A lot of people give Vladimir Kozlov heat (not the good pro wrestling kind) for being one of the most boring and bland characters the WWE has ever seen but those people have obviously never seen this lumbering bore. Given the nickname of "The Man Bear", it was quite bearing to watch Sylvester Terkay lumber around the ring during the year 2006. Even after all these years, I still remember a promo of Terkay consisting of his manager Elijah Burke talking for a bit and then Terkay saying "My name is Sylvester Terkay" in the most monotone voice imaginable. If a charisma vaccum exists, then it would probably look like Sylvester Terkay. And don't forget everybody, his name is Sylvester Terkay.

9 The Spirit Squad

via wearewrestling.com

Quick! You have 30 seconds to think of a faction that is worthy enough to challenge two of the greatest superstars of all time, Triple H and Shawn Michaels. Did you say a group of male cheerleaders? No? Then you my friend are already smarter than the WWE creative team circa 2006.

Once again, the Spirit Squad actually contained some talent in their, (sigh) squad as Nicky would later become Dolph Ziggler and absolutely astound WWE fans around the world. Incredibly, Ziggler managed to become successful despite initially being saddled with one of the worst gimmicks of all time and being surrounded by men way less talented than him. Existing only to get trounced by DX week after week, it's comforting to know that the Spirit Squad lasted less than a year.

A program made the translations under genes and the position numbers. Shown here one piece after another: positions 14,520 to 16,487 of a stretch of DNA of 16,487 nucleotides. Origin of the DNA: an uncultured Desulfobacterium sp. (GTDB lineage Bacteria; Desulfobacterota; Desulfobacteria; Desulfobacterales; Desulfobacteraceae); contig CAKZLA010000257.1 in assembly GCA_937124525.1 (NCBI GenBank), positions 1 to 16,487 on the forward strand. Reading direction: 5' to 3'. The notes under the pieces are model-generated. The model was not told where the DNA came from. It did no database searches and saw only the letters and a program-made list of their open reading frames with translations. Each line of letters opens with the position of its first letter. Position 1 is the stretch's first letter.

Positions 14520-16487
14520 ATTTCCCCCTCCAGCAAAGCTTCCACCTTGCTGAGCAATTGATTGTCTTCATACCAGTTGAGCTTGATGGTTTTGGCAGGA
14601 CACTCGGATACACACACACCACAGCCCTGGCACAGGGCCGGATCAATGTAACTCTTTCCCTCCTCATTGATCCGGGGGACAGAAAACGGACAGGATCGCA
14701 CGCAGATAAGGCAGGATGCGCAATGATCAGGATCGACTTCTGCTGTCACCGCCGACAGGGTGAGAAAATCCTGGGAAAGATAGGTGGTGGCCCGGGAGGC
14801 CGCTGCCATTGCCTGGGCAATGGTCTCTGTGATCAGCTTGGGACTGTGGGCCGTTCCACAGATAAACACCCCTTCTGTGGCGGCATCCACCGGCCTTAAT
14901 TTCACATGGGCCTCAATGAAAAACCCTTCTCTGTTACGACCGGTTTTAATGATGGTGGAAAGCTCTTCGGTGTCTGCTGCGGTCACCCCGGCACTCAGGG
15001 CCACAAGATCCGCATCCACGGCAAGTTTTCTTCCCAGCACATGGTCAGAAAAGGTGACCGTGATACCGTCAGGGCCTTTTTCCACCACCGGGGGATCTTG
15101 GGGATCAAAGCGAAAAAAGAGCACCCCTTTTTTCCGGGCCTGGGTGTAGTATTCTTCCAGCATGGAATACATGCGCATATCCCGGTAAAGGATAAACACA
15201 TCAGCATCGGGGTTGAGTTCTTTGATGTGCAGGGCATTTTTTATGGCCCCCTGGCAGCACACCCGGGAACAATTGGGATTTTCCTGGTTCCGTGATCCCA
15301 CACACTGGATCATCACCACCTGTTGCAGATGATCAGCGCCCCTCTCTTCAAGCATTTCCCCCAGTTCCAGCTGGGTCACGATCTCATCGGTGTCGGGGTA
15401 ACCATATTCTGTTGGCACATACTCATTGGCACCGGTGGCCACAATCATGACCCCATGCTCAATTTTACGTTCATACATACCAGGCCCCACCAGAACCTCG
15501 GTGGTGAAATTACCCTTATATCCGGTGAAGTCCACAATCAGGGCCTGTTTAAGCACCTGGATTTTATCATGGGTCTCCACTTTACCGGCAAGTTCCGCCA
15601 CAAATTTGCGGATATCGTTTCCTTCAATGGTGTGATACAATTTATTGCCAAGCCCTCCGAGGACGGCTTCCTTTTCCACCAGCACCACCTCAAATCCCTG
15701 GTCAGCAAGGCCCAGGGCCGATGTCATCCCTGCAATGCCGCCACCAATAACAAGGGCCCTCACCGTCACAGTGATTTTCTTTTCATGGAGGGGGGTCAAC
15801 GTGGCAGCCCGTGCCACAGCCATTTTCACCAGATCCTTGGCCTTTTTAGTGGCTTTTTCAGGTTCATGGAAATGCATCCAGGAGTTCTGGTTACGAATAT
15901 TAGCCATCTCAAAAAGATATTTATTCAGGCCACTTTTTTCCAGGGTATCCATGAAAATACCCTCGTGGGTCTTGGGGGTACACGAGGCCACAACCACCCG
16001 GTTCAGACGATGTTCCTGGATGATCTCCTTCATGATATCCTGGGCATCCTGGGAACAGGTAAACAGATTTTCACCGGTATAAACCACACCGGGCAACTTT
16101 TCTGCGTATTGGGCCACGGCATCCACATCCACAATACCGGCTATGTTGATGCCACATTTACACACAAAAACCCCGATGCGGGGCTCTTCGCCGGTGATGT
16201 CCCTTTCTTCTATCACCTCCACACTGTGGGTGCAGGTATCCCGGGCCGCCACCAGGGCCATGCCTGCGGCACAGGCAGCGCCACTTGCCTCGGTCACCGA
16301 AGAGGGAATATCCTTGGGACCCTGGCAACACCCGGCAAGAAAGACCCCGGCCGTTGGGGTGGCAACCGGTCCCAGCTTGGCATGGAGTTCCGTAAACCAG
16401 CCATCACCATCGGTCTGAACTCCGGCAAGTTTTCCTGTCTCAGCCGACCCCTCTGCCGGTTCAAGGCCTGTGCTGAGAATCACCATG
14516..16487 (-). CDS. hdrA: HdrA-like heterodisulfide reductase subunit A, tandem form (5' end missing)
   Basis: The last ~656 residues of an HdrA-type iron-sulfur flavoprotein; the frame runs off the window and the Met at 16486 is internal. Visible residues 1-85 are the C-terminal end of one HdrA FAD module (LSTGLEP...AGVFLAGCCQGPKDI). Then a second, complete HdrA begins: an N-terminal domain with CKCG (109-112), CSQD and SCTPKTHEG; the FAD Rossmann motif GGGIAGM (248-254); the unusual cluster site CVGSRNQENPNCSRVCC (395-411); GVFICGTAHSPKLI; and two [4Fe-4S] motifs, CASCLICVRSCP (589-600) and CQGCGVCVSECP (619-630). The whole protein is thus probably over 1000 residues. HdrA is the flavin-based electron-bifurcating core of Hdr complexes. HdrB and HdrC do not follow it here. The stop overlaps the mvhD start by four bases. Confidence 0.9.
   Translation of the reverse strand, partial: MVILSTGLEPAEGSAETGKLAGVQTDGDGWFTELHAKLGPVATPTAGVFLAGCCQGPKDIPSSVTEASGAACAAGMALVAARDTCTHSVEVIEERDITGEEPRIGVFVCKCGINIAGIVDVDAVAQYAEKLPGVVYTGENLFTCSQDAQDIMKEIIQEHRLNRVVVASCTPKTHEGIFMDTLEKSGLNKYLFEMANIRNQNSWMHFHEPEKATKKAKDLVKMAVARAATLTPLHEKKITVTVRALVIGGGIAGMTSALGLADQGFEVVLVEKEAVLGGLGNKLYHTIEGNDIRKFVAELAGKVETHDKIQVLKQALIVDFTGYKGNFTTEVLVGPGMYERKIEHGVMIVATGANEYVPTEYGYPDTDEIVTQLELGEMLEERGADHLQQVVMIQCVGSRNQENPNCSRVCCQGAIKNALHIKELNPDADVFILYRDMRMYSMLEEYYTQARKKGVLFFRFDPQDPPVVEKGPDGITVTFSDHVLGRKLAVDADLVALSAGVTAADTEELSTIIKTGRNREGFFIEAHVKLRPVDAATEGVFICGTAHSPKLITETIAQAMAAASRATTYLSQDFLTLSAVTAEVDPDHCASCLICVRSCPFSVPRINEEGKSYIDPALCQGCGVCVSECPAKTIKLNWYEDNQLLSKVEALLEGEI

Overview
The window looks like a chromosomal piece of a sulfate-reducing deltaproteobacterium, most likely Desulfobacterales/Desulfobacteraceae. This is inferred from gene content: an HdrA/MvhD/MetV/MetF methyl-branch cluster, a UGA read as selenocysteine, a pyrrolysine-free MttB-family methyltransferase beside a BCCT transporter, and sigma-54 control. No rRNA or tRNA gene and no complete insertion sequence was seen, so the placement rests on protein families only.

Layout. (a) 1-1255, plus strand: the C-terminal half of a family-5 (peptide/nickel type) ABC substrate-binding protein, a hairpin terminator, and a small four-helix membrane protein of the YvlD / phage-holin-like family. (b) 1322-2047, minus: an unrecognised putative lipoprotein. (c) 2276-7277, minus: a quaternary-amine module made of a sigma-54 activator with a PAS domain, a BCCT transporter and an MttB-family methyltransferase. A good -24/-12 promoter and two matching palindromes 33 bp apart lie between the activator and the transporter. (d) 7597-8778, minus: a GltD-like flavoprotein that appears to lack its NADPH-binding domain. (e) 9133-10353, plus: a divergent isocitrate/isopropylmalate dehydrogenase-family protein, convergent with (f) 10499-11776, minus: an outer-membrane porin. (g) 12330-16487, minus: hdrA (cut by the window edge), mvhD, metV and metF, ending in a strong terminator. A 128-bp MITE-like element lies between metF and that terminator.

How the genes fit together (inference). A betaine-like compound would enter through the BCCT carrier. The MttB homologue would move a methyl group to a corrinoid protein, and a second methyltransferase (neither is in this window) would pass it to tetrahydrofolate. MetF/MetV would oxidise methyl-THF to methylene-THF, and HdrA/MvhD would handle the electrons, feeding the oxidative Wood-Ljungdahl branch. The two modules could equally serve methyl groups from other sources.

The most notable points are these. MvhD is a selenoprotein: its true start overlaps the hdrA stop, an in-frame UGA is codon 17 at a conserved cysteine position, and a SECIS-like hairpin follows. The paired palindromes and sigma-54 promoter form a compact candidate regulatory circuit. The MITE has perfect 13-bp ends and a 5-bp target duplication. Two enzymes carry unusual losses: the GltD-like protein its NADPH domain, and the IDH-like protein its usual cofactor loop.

*I know I kind of cheated with this one as it's a faction but it's my list dammit!

8 Scott Steiner

via youtube.com

"Oh my stars and garters!" I hear you all call out. How could you put Scott Steiner, one half of the greatest tag teams of all time in the Steiner Brothers, on a list of worst wrestlers? First off, excellent use of an old timey expression. Secondly, I remind you that this is a list of worst wrestlers in the Ruthless Aggression era.